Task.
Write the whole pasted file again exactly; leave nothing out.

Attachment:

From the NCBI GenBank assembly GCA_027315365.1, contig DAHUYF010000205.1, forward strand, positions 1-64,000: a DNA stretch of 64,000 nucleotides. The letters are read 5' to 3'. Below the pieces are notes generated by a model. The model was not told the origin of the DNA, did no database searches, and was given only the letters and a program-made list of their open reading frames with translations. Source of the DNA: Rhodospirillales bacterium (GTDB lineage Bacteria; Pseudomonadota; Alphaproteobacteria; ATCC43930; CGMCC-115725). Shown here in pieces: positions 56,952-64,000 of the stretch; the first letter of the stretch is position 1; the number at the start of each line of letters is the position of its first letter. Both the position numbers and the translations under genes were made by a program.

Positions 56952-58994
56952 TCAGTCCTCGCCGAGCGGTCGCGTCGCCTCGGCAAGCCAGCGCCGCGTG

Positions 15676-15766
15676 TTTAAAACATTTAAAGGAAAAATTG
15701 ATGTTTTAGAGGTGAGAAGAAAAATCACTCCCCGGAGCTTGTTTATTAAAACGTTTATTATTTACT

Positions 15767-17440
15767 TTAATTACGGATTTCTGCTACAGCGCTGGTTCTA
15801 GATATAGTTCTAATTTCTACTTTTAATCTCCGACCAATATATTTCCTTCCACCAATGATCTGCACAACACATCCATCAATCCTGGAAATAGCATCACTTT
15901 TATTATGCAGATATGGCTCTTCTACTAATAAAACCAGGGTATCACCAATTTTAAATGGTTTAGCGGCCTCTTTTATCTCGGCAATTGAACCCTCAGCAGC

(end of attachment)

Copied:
From the NCBI GenBank assembly GCA_027315365.1, contig DAHUYF010000205.1, forward strand, positions 1-64,000: a DNA stretch of 64,000 nucleotides. The letters are read 5' to 3'. Below the pieces are notes generated by a model. The model was not told the origin of the DNA, did no database searches, and was given only the letters and a program-made list of their open reading frames with translations. Source of the DNA: Rhodospirillales bacterium (GTDB lineage Bacteria; Pseudomonadota; Alphaproteobacteria; ATCC43930; CGMCC-115725). Shown here in pieces: positions 56,952-64,000 of the stretch; the first letter of the stretch is position 1; the number at the start of each line of letters is the position of its first letter. Both the position numbers and the translations under genes were made by a program.

Positions 56952-58994
56952 TCAGTCCTCGCCGAGCGGTCGCGTCGCCTCGGCAAGCCAGCGCCGCGTG

Positions 15676-15766
15676 TTTAAAACATTTAAAGGAAAAATTG
15701 ATGTTTTAGAGGTGAGAAGAAAAATCACTCCCCGGAGCTTGTTTATTAAAACGTTTATTATTTACT

Positions 15767-17440
15767 TTAATTACGGATTTCTGCTACAGCGCTGGTTCTA
15801 GATATAGTTCTAATTTCTACTTTTAATCTCCGACCAATATATTTCCTTCCACCAATGATCTGCACAACACATCCATCAATCCTGGAAATAGCATCACTTT
15901 TATTATGCAGATATGGCTCTTCTACTAATAAAACCAGGGTATCACCAATTTTAAATGGTTTAGCGGCCTCTTTTATCTCGGCAATTGAACCCTCAGCAGC